Being honest and self aware vs. hiding your weaknesses

While I was in school at a community college, I was in one of several courses that could have been titled “How to Prepare for a Job, Disguised as a Course About ______.” One of the topics we covered was how to handle the job interview question, “What is your greatest weakness?”

The answer to addressing that question was to describe your weakness in a way that demonstrates an asset. For example, you might emphasize how you have developed other strengths for that foible.

At that time, my greatest weakness was procrastination. Although one could say that since I don’t procrastinate for a living, I’m not a professional, making me an amateurcrastinator. (Bad pun, I know. Maybe that’s my new greatest weakness.)

If rock solid abs are a weakness, does that mean I'm really strong?
If rock solid abs are a weakness, does that mean I’m really strong?

But the positive side of procrastination, when coupled with a desire to accomplish things and complete work, is that it forces a person to work efficiently and quickly with feverish devotion. As I explained in the mock job interview in class, I still met deadlines and completed my tasks with high quality, and my history of procrastination had trained me to do so quickly.

This answer drew criticism from the professor. She told me that saying I have a weakness of procrastination would reflect negatively on me. Instead, I should have proffered a weakness such as…I don’t remember exactly what she said, but it was something that was not a weakness. “My greatest weakness is that I come to work on time every day,” or, “My greatest weakness is that I can be counted on to do whatever I am assigned.”


Those are NOT weaknesses.

I finally got a bit of vindication recently when a talent recruiter Erin Miller wrote about “What Recruiters Remember” for Business2Community. After recounting a disastrous interview she conducted, she listed four questions on which recruiters will evaluate a candidate.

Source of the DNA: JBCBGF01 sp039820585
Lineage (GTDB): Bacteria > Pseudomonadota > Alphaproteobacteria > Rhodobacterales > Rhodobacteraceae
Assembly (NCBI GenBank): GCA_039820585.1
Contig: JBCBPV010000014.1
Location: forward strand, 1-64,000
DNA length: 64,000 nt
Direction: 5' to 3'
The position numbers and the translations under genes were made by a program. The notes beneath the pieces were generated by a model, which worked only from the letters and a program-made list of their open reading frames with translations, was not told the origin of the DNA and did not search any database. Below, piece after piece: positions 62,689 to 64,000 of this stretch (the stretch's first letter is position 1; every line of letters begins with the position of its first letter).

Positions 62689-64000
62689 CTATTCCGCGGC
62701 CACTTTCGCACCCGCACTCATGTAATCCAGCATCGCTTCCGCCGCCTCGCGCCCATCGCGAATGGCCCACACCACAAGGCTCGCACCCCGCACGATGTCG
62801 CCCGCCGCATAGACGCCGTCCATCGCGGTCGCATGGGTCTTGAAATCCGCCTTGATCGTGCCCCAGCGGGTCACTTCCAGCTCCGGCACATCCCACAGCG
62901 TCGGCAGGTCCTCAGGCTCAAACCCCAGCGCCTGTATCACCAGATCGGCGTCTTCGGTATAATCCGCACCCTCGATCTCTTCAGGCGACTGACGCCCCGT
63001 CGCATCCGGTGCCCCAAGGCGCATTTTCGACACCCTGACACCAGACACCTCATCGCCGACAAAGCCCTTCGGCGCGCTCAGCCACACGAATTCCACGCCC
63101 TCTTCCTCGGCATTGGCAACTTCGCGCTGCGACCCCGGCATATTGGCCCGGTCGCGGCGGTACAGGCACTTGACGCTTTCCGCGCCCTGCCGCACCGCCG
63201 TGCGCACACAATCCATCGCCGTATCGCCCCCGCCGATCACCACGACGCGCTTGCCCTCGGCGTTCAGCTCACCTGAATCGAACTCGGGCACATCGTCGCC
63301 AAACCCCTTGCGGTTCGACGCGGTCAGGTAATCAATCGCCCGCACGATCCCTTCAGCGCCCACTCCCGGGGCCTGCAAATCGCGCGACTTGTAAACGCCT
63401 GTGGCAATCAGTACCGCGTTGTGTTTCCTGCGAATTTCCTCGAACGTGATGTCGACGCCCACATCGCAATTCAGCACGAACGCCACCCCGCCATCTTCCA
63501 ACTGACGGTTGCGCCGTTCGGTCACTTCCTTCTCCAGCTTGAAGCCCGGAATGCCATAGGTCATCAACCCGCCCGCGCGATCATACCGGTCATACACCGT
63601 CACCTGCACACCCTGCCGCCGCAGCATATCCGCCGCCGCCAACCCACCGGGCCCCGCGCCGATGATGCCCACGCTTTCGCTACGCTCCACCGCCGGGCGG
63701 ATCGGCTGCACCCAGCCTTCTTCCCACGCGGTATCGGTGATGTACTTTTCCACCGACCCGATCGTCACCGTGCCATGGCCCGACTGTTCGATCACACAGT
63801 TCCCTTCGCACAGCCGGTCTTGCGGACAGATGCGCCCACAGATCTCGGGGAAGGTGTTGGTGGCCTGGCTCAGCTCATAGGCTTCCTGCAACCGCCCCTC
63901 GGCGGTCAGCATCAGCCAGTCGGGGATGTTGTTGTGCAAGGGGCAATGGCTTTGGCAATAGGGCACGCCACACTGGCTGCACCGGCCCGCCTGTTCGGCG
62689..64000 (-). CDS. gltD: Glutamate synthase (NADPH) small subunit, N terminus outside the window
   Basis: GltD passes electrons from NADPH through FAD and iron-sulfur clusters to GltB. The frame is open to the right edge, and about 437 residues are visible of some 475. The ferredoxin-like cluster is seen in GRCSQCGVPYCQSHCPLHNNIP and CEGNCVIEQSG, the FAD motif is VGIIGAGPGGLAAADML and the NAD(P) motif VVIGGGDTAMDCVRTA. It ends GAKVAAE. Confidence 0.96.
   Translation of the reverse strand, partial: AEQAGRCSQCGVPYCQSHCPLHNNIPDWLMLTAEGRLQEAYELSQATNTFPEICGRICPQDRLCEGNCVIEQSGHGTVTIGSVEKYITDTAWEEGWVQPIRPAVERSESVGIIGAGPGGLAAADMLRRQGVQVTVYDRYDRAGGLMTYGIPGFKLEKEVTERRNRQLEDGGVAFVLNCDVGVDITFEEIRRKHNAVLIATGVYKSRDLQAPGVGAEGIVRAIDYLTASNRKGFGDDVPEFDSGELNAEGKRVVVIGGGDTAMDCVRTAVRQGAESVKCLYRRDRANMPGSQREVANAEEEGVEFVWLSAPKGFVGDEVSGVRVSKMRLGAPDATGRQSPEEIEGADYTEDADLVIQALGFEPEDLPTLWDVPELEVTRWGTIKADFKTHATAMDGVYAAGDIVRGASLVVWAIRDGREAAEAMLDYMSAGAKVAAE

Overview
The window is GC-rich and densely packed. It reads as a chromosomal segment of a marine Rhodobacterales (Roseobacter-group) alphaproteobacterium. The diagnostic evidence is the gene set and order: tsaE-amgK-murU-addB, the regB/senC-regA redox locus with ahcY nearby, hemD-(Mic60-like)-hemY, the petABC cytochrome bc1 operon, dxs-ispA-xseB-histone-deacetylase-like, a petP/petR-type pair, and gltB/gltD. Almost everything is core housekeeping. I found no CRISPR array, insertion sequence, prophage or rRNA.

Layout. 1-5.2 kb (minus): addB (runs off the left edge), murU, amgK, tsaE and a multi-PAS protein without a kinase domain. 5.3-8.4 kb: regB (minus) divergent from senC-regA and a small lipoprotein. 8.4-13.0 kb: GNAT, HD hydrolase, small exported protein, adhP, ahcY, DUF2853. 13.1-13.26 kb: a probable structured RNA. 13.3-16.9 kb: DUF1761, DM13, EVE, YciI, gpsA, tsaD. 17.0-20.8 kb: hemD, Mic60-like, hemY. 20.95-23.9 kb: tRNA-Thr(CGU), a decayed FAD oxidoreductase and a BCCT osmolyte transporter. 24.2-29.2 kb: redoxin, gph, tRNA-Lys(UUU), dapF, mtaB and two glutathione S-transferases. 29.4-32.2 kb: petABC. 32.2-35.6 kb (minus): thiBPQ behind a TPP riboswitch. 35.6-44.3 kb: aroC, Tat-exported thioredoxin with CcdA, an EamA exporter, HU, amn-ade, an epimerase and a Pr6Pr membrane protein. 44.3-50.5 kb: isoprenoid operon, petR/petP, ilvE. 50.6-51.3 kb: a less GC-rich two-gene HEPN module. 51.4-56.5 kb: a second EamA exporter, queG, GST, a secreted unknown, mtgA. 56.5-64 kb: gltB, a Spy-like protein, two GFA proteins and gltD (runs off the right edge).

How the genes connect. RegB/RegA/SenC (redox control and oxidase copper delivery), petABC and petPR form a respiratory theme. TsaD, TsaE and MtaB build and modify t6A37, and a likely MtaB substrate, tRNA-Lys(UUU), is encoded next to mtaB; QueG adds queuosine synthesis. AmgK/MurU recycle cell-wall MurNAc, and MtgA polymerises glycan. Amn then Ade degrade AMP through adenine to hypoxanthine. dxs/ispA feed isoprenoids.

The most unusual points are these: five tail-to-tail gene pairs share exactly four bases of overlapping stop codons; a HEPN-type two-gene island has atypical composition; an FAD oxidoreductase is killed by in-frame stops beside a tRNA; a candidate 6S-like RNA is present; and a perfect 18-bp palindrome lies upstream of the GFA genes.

1. Were you friendly?
  2. Were you prepared?
  3. Were you direct?
  4. Were you self-aware?
  5. Did you use humor?

Her discussion of the fourth question sounds like she’s interviewed people who were in that community college class with me.

Recruiters hear a lot of fancy word-smithing and tall-tale-spinning in interviews. One of my favorites is always, “My biggest weakness is that I work too hard,” or “I care too much.”

True. Those aren’t weaknesses. Miller says these statements make recruiters feel like the candidate is sidestepping the question about weaknesses. She continues:

I cannot stress it enough – it is okay to have flaws. It is even good to have flaws, if you are aware of them and can speak to them. Candidates who are aware of their shortcomings and have demonstrated innovative ways to manage them are always more interesting to me. This skill also shows that a candidate thinks critically and finds solutions with ease – two extremely important qualities for any position.

There you have it, straight from a recruiter’s mouth.

Make no mistake—you will make mistakes throughout your career and your life. You will always have weaknesses. Being honest about them with yourself allows you to identify ways to improve. Being honest about them with other people helps motivate you to overcome them rather than accept and hide.